Whether to understand the type of care provided to the patient, for medical record review, for obtaining billing information, or for information exchange, electronic health records or EHRs are much more efficient and convenient that traditional paper records. One of the important uses of the EHR is as a legal record. It contains detailed health information about the patients in digital format and are designed to share information with other healthcare providers/organizations such as laboratories, medical imaging facilities, emergency facilities and pharmacies among other entities. The EHR contains information from all clinicians involved in the care of a patient.
As mentioned before, the health record of a patient is an important legal as well as business record for the healthcare organization. The legal requirements for maintaining electronic health records are more complex than those for paper health records. If these are not maintained in a legally sound way, they could very well be challenged as invalid. The EHR must be properly designed and providers must be able to use it appropriately in strict adherence to federal and state rules, as well as institutional requirements and additional certification standards applicable to the healthcare organization.
The major purposes served by the medical chart or medical record of a patient are:
- Enables communication of healthcare data among the healthcare team members.
- It documents compliance with standards that need to be met for reimbursement by a third-party payer such as Medicare, Medicaid, or another insurance carrier.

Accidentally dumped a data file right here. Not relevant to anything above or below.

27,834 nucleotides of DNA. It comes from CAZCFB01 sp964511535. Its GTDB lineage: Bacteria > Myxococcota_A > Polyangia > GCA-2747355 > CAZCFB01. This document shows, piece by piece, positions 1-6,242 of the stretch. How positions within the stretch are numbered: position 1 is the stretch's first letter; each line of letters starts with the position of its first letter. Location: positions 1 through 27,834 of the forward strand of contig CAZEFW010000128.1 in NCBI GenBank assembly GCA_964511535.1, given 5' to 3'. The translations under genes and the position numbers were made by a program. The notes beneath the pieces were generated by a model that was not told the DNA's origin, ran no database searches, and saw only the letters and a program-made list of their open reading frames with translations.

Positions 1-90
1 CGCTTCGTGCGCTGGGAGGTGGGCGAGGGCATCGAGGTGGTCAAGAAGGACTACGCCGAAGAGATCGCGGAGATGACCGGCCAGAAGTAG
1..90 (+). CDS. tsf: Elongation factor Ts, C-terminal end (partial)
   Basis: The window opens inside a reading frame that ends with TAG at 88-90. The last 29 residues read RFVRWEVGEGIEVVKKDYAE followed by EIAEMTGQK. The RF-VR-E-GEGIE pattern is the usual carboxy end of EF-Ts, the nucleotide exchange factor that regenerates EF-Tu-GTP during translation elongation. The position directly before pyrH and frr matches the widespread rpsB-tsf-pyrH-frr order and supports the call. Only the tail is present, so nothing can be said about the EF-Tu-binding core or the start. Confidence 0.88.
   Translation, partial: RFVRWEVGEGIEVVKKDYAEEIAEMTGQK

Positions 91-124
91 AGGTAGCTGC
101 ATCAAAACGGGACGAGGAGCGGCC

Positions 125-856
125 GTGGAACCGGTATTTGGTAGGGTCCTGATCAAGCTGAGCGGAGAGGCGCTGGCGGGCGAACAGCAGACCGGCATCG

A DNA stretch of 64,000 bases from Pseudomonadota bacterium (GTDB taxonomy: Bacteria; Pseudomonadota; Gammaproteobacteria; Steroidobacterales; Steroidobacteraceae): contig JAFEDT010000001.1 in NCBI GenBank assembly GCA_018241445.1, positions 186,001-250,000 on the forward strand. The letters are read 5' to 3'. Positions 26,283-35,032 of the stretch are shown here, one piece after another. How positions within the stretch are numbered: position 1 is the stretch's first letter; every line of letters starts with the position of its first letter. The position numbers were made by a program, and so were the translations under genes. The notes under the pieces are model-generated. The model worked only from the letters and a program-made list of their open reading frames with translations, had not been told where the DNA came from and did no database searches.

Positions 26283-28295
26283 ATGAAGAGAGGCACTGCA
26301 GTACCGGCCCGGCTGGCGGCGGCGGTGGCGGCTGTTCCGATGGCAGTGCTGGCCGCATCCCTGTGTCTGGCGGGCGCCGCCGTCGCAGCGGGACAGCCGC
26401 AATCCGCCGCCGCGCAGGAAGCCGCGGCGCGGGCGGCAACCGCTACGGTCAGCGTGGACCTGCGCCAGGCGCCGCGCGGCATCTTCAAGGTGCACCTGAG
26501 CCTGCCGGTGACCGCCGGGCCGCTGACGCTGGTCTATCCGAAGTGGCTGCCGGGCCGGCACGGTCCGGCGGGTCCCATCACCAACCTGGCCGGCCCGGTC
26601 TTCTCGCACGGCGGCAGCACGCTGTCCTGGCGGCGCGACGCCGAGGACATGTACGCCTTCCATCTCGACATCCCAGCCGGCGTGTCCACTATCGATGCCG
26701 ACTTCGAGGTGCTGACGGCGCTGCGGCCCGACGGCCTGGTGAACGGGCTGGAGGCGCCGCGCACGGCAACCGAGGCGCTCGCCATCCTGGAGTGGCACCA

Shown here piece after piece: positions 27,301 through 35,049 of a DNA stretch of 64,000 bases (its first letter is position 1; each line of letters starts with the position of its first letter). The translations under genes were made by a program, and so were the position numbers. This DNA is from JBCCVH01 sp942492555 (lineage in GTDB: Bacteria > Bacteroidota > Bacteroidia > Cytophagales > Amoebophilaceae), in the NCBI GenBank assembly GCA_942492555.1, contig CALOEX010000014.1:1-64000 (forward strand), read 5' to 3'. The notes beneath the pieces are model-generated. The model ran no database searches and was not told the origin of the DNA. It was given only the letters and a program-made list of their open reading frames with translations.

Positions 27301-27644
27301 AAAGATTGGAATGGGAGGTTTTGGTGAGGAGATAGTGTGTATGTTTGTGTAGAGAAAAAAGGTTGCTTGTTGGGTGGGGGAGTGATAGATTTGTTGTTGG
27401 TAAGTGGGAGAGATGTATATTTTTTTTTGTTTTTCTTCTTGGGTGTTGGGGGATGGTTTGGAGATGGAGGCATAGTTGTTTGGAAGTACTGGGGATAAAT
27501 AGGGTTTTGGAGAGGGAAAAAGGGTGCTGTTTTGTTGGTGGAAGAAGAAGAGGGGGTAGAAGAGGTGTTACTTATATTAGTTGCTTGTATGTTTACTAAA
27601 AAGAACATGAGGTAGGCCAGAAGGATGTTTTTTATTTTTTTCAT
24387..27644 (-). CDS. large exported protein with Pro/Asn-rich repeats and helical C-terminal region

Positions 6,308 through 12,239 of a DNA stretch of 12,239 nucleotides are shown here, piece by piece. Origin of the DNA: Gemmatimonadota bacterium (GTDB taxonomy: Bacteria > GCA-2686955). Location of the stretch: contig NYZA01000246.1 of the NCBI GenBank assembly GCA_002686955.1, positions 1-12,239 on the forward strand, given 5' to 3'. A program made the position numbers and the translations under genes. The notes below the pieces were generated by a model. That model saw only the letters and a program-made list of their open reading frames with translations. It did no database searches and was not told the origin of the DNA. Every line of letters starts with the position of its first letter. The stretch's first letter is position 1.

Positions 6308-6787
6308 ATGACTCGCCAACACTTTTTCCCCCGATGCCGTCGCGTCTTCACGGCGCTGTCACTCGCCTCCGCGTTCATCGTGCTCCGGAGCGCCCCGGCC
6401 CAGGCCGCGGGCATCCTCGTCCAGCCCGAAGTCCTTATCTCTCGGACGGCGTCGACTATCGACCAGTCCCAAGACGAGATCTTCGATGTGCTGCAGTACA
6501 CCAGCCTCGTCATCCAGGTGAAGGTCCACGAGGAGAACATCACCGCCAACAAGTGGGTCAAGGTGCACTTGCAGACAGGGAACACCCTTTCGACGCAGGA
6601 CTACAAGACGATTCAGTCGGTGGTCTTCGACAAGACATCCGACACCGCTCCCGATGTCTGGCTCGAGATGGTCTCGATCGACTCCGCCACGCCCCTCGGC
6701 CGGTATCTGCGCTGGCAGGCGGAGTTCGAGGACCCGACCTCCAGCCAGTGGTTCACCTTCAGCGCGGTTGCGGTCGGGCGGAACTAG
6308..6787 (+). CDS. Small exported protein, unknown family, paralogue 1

- Documents compliance with standards of care and standards of various accrediting organizations and the state health department.
- Documents that the care provided to the patient meets safe, effective, and legal requirements.
What information does an electronic health record contain?
- Patient demographics
- Administrative and billing information
- Progress notes
- Vital signs
- Immunization details
- Medical history
- Radiology images
- Lab and test results
The primary purpose of medical record documentation is to ensure superior quality patient care. However, when errors creep into the health record, it poses risk to the patient and also has legal implications. Issues in documentation can become really serious when there are allegations of malpractice, medical negligence, failure to meet standards of care, and so on. Proper and accurate documentation will reduce the risks of a lawsuit against the healthcare provider and the organization employing him or her.
The charting errors to avoid include the following:
- Not recording relevant health or medication information
- Failing to record nursing actions
- Recording in the wrong patient’s medical record
- Failing to record medication administration
- Not recording a medication that has been discontinued
- Failing to note down drug reactions or changes in the patient’s condition
- Failing to transcribe orders properly or transcribing improper orders
- Preparing incomplete or illegible medical records
Providers must necessarily avoid the above charting errors to prevent medical malpractice allegations and lawsuits. Mostly, discrepancies in the medical record create considerable challenges when defending a malpractice suit. Such inconsistencies usually involve physicians, nurses, advanced practice clinicians, EMS personnel and any records associated with the patient. The discrepancy may only be a minor difference in terminology used in the record but sometimes these discrepancies can be serious ones.
Typical examples of discrepancies in medical record documentation include:
- Details of injuries
- Medication lists
- Differences in describing pain and other complaints
- Neurological and abdominal exams
- Patient response to treatments
As a medical review services provider to medical malpractice and personal injury attorneys, we can say that accurate and concise medical record documentation is vital to provide patients with high-quality care, mitigate malpractice risks, and ensure timely and accurate payment for all healthcare services provided to the patient. Accurate medical records enable providers to evaluate, plan and provide proper treatment to the patient across the healthcare continuum.